In the neutral mode 372, all flow of hydraulic fluid through the solenoid valve 370 is blocked. Therefore, when the solenoid valve 370 is in neutral position 372, and manual valve 130 is in neutral position 132, rod 58 of cylinder 56 cannot be moved and the tiller head 16 cannot be retracted or extended.

When coil 378 of solenoid valve 370 is energized, it pulls the valve spool into the straight flow through position 376. In that position, a flow of hydraulic fluid under pressure from branch pressure line 380 is directed into line 174 and through line 178 into the blind end of cylinder 56. Fluid from the rod and of cylinder 56 is returned through line 179, 176, 152, 156 and 121 to tank. Therefore, when the solenoid valve 370 is in the straight flow through position 376, hydraulic fluid under pressure is directed into the blind end of cylinder 56, which extends tiller head 16 away from the tractor T and into the row of plants P.

When coil 377 of solenoid valve 370 is energized, the valve spool is positioned in the cross over mode of position 374. In this cross over mode 374, hydraulic fluid under pressure from pressure line 380 is directed into line 176 and through line 179 into the piston end of cylinder 56 to cause the tiller head 16 to be retracted toward the tractor T and out of the row of plants P. Therefore, it can be appreciated that shifting the spool of solenoid valve 370 back and forth between position 376 and the cross over position 374 results in corresponding extension and retraction of rod 58 in cylinder 56. When the solenoid valve 370 is in the neutral position 372, it functions as a lock valve and blocks all flow of hydraulic fluid therethrough.

An electric power source 183 provides electric power to the coils 377, 378 of the solenoid valve 370. A number of switches in the electric circuit, in combination with the hydraulic valves 110, 130 provide manual and automatic control of the extension and retraction of the tiller.

The first switch in the power line 350 of the electric circuit is a toggle switch 360 that can open or close the circuit. The next switch in the power line 350 is a normally closed pushbutton switch 362. The third switch 364 is connected to the actuator of valve 110 it opens when valve 110 is in the neutral position 112 and closes when valve 110 is in either the straight flow through position 114 or the cross over position 116. A fourth switch 366 is connected to the actuator of valve 130 in such a manner that it is normally closed when valve 130 is in the neutral position 132, and it is open when valve 130 is in either the straight flow through position 134 or the cross over position 136. The toggle switch 360 and push-button switch 362 provide certain manual controls that will be described below. Switches 364, 366 are provided to interface the electric circuit control of solenoid valve 370 in an appropriate manner with the manual control of valves 110, 130.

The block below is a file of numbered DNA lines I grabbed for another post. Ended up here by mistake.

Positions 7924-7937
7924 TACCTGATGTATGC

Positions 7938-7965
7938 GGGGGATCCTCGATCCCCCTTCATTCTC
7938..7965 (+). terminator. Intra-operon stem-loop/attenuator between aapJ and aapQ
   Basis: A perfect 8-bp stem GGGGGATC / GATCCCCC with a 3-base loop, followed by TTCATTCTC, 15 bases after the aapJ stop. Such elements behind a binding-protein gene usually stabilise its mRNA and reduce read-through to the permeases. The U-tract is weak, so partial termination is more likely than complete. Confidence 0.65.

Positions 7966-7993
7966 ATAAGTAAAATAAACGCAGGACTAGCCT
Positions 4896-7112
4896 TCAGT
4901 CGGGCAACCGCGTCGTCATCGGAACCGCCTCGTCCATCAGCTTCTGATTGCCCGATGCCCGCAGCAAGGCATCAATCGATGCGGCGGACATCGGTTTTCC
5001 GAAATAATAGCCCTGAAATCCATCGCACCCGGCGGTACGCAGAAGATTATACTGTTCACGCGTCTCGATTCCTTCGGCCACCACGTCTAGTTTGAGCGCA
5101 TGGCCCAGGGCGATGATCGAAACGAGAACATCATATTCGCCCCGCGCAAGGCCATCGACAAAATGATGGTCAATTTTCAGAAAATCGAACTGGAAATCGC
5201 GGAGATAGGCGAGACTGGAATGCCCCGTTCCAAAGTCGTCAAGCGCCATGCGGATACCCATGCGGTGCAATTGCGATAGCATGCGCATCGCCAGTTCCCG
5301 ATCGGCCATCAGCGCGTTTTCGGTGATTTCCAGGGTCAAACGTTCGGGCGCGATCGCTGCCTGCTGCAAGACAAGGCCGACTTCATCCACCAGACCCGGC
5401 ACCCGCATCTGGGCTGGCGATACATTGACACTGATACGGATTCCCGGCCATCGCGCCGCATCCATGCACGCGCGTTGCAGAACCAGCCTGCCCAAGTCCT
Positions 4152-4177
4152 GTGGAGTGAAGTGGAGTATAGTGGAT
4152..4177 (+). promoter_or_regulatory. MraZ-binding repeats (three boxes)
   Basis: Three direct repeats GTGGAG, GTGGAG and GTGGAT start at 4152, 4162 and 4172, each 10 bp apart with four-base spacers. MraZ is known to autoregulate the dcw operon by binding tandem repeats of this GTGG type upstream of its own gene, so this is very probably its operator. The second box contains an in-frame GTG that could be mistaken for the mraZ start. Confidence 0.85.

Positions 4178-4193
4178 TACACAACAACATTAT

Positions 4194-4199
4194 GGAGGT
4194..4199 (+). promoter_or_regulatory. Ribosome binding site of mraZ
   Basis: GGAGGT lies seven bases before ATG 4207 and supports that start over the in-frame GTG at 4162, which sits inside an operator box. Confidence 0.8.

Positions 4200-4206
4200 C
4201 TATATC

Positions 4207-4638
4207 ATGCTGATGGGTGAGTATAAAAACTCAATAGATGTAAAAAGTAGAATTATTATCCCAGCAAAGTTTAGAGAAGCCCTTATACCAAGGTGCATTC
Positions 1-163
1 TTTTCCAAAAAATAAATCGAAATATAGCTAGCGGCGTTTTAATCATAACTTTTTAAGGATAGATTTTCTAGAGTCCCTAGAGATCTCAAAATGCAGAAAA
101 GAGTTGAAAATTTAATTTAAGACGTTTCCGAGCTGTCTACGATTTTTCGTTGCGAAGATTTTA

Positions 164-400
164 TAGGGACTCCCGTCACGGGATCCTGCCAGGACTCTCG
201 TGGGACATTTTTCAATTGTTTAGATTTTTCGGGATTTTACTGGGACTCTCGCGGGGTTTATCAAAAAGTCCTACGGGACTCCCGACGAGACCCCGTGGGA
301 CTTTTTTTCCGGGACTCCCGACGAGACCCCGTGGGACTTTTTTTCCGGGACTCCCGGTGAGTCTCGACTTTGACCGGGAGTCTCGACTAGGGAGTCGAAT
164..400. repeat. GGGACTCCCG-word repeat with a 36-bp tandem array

The automatic retraction and extension control of the tiller is based primarily on sensing the proximity of plants P to the tiller head 16. Two switches 312, 314 provide the principal input signals to the automatic control. Each of these switches 312, 314 has an elongated wand 320, 330, respectively, attached thereto and extending outwardly therefrom. As mentioned above, the front switch 312 is mounted on a support arm 313 a spaced distance ahead of the tiller head 16. The rear switch 314 is positioned on the outrigger arm 14 over the tiller head 16.

The front switch 312 directs electric power alternatively to coil 377 or to coil 378, and the rear switch 314 can connect or break the ground from coil 378. Front switch 312 has three buses 322, 323, 324 therein. In the normal position, switch 312 connects bus 322 with bus 323. In the alternate position, switch 312 connects bus 322 to bus 324.

The rear switch 314 has only two active buses 332, 333 therein. Rear switch 314 is normally closed to connect buses 332, 333 together. In the alternate position, switch 314 is open so that there is no connection therein.

Therefore, when wand 320 of front switch 312 contacts a plant P, switch 312 is shifted to the alternate position so that the circuit between buses 322, 323 is broken and contact is made between buses 322, 324. When wand 330 of rear switch 314 contacts a plant P, the connection between buses 332, 333 is broken so that no current can blow therethrough.

The main power line 350 is connected to bus 342. Wire 326 connects power bus 342 in circuit box 340 to bus 322 in front switch 312. Wire 327 connects power bus 323 in front switch 312 to power bus 343 in circuit box 340, and wire 357 connects power bus 343 to coil 378. Wire 328 connects power bus 324 in front switch 312 to power bus 344 in circuit box 340, and wire 354 connects power bus 344 to coil 377.

Ground bus 346 in circuit box 340 is connected to ground 184 and to ground bus 348. Wire 336 connects ground bus 348 in circuit box 340 to ground bus 332 in rear switch 314. Wire 337 connects ground bus 333 in rear switch 314 to ground bus 347 in circuit box 340. Wire 358 connects coil 378 to ground bus 347, and wire 355 connects coil 377 to ground bus 346.